From the start, one of the points the Vanguard has made is that, most of the time, Mace Boulevard traffic is not heavily impacted by changes made to the roadway. Instead, many believe the biggest impacts have more to do with traffic patterns along I-80 and traffic apps re-routing traffic to bypass I-80 and drive up Mace Blvd.
But there are signs that may be changing. A few weeks ago, we were stuck in traffic for about 25 minutes driving south from Harper Junior High past I-80, and it was backed up until we got past the on-ramps on the Mace overpass.
However, during the week of spring break, Chief Darren Pytel told the Vanguard the traffic was smooth sailing, even during the troublesome evening commutes on Thursday and Friday.
“Last week was really not representative of a normal week because the schools were out,” he explained. “I sent an officer out there on Thursday and Friday night which was the reported worst time, and traffic was smooth sailing.”
That was not a representative week, he said: “We realize that.”
The biggest problem times are Thursday and Friday during peak hours, as most people have been aware. The traffic starts as early as 3 pm and goes as late as 7:30 or 8 pm.
Using mapping technology, “You can definitely see Mace, Chiles, and Cowell pretty severely impacted by what appears to be freeway traffic during these times,” he explained. “Most of the other days in the week, you can kind of get through.”
Monday, he said, is really good, then it picks up on Tuesday and Wednesday. “Thursday is actually some of the worst traffic,” he said. “It appears that a lot of the UCD students and staff, who are leaving town, are leaving on Thursdays because traffic really backs up coming off campus.”
But when we drove back through the normally troublesome intersection of Mace and Cowell last Friday just after 5 pm, the traffic was almost normal. Others we spoke to had similar experiences.
Part of this may be cyclical – not linked in to anything to do with changes to the roadway.
Back in the winter of 2017, for example, there were similar road back ups on I-80. That led to a huge traffic mess in the southeastern portion of town, as traffic was being re-routed off I-80 to attempt to avoid the I-80 bottleneck. But it was not the lasting state of affairs – once the rains stopped and the season changed, traffic patterns went back to normal.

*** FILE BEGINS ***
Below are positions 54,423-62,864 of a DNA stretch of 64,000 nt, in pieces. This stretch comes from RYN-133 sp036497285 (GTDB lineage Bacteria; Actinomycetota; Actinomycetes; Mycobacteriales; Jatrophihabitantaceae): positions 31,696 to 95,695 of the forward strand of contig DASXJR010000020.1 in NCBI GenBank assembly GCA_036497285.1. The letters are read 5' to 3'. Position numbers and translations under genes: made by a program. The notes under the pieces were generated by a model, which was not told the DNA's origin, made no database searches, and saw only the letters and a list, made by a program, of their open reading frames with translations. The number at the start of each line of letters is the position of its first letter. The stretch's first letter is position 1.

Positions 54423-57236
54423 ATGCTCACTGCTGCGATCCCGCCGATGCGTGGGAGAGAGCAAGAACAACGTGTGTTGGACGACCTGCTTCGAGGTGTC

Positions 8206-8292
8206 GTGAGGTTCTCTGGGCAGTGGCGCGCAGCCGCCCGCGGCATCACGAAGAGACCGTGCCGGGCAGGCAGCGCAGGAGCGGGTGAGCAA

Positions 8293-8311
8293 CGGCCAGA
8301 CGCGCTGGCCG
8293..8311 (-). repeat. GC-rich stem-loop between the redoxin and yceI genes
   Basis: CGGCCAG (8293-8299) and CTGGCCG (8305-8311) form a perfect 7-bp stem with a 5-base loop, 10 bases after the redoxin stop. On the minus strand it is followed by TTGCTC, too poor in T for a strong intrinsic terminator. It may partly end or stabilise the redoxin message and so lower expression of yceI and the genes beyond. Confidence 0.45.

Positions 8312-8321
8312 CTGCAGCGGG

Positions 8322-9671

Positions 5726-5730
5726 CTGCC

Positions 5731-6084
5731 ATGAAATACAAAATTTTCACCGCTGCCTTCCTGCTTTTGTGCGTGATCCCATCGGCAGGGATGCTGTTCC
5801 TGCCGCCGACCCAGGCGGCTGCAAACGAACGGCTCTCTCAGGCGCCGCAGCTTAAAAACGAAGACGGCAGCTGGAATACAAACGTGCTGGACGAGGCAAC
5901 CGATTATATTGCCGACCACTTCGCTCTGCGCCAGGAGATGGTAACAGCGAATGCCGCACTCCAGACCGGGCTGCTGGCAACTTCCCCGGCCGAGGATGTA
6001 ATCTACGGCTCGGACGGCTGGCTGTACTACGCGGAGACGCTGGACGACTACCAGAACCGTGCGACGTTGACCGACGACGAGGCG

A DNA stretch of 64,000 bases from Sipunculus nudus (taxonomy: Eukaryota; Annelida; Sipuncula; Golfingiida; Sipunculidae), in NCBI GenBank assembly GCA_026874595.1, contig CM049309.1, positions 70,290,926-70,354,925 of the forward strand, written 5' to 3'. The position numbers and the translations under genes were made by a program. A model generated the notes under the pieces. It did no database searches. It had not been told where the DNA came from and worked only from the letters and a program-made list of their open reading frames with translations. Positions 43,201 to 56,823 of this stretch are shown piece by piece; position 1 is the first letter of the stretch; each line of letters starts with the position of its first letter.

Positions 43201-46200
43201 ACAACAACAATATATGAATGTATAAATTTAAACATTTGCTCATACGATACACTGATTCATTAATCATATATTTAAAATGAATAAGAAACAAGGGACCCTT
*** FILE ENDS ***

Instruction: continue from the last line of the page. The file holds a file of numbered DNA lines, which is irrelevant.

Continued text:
The difference then from now is that back then there was no concurrent road construction to either add to problems, or perhaps to appear to be the problem.
Some have concluded from this that the problem was the lack of the signal lights at the Mace-Cowell intersection. While that didn’t help things, it doesn’t explain problems from two weeks ago, when the signal lights were fully functional and yet the back ups were still occurring.
Based strictly on observation, it would seem that something has changed with the traffic patterns on I-80 or even the apps re-routing the traffic onto Mace. It would behoove the city to find out for sure – because this pattern has repeated in the past and if it went away before, only to return, it is bound to repeat in the future.
Some of the fixes that Chief Pytel suggested would seem to apply, regardless of the current conditions.
Chief Pytel told the Vanguard that the city has contacted Caltrans to figure out ways to deal with the on-ramps so that “more cars can be queued on the on-ramps, which will hopefully reduce the number of cars queued on Mace Blvd. and Chiles, which is really where the fundamental thing is creating the issues with the gridlock out there.
“There’s not much we can do about all the traffic apps re-routing traffic,” he said. “They’re basic algorithms and they’re public roads so we can’t really stop people from using them.
“We think the key is trying to reduce the cars queuing on Mace Blvd. and Chiles and hopefully that should alleviate some of the gridlock,” he said. “So at least all the local people can get to other streets and around the area.”
That seems to be a reasonable approach. Once again, I don’t favor going back to the way things were as some are demanding. However, both Chief Pytel and others with the city believe there is room along Mace to address the problems without going back to the way things were.
—David M. Greenwald reporting